1

I've been trying to add a MIDI INput to an ATtiny-based synthesizer, powered by a CR2032 battery (3v) and running softwareSerial.

Currently I'm using an H11L1 optocoupler, which works fine at 5v, but I am missing notes at 3V; I'm not sure whether the problem is the optocoupler, or that the ATtiny can't establish proper communication on that voltage; any pointers will be much appreciated :)

closed as off-topic by Majenko Nov 7 '17 at 10:53

This question appears to be off-topic. The users who voted to close gave this specific reason:

  • "This question does not appear to be about Arduino, within the scope defined in the help center." – Majenko
If this question can be reworded to fit the rules in the help center, please edit the question.

  • This is what parametric searches on electronics suppliers' websites are for. And what does this have to do with Arduino anyway? This is both a general electronics question and a shopping question: doubly off-topic. – Majenko Nov 7 '17 at 10:53
  • I thought it would be better to ask a generic question, but it does relate to an ATtiny-powered synthesizer, and MIDI is a popular topic for Arduino enthusiasts. As ever lower voltage MCUs are becoming commonplace, I believe it'd be very useful for the community to get an update on the devices that work with them. – jose Nov 7 '17 at 13:57
  • Generic questions belong on electronics.stackexchange.com - however it would get closed there as a shopping question. – Majenko Nov 7 '17 at 14:01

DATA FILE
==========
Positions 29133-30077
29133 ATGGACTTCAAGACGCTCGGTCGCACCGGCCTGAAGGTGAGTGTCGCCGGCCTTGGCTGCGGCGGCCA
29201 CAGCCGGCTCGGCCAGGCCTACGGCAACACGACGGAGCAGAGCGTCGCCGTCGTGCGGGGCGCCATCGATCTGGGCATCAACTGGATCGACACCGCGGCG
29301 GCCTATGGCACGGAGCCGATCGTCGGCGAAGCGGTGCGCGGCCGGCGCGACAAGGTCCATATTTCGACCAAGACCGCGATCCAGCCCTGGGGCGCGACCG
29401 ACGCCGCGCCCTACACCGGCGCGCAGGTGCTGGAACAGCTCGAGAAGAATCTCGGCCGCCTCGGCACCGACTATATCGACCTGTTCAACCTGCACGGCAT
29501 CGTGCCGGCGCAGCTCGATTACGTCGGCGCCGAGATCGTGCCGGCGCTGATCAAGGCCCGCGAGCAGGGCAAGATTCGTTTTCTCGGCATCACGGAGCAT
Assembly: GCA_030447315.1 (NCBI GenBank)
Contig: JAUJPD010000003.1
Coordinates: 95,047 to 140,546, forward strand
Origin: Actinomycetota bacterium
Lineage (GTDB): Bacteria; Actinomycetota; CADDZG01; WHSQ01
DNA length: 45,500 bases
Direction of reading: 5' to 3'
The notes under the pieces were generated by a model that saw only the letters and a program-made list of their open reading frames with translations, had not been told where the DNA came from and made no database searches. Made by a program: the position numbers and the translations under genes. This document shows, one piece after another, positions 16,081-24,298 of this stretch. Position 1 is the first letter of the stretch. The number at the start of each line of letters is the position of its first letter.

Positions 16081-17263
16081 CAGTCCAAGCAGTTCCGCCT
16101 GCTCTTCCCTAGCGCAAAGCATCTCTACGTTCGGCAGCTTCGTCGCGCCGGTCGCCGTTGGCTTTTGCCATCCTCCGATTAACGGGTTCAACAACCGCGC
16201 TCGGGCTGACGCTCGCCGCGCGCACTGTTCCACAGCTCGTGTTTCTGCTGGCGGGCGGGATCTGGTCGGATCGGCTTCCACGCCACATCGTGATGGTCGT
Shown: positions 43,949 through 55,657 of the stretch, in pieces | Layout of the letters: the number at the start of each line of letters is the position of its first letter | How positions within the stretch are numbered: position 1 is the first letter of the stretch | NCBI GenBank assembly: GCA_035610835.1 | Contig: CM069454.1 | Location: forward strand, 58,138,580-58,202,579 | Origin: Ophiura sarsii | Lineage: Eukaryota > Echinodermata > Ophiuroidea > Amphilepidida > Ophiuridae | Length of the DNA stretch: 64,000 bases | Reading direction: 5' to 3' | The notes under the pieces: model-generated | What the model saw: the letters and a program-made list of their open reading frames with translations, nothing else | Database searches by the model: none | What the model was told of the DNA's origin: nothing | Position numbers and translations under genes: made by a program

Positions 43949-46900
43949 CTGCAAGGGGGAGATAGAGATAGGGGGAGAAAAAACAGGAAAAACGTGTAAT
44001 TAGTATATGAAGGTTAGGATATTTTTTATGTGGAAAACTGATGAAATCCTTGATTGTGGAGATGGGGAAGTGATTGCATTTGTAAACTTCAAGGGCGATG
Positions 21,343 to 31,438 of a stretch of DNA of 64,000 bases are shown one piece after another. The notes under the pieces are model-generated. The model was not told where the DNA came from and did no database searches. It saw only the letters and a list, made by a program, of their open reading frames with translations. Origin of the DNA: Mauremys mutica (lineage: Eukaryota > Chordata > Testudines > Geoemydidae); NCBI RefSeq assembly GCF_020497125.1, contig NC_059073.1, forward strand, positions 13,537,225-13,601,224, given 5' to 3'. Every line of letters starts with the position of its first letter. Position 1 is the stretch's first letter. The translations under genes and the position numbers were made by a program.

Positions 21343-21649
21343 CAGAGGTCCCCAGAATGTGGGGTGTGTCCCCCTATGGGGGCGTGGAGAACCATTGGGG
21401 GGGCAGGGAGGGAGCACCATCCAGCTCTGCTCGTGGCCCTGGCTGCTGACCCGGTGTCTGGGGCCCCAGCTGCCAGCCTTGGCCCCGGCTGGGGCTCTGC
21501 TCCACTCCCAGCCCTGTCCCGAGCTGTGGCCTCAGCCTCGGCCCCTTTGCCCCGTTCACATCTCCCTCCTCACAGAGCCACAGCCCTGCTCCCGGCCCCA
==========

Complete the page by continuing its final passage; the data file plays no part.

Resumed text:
• if asking in this way was a mistake on my part, I apologize. Maybe it's worth keeping it alive on the merit of the interest people have shown on it already, though. – jose Nov 7 '17 at 17:29
2

The H11L1's minimum supply voltage is 3 V. There are low-power optocouplers like the TLP2361, but event those do not go below 2.7 V. (And those limits are actually designed for 3.3 V ± 10 % or 3.0 V ± 10 %.)

To get a high-speed optocoupler for lower voltages, you have to build it yourself from discrete parts, e.g.:
MIDI input with PC817

(R1 is sized for the PC817-A's minimum CTR of 50 %; higher CTRs should use a lower value for R1. Q1 can be any random small-signal transistor. Adjust R2 for about 1 mA, depending on VCC.)

  • What is the purpose of Q1? The proposed circuit has an inverted signal at the output. – AltAir Nov 7 '17 at 8:40
  • 1
    The PC817 alone would be too slow; Q1 has a lower input impedance and reduces the voltage swing at the PC817's output. The output of this circuit has the same polarity as the original MIDI circuit (both transmitter and receiver are inverting). – CL. Nov 7 '17 at 8:47
  • If the load is a digital input which has high internal resistance. Then Q1 is not needed as a buffer? – AltAir Nov 7 '17 at 9:08
  • 1
    When putting a pull-up resistor directly on the PC817's output, it would be too slow. Q1's input impedance is its base, as seen by the PC817. The optocoupler does not provide a voltage signal but is used as a current source to reduce its Miller capacitance. – CL. Nov 7 '17 at 9:15

Not the answer you're looking for? Browse other questions tagged or ask your own question.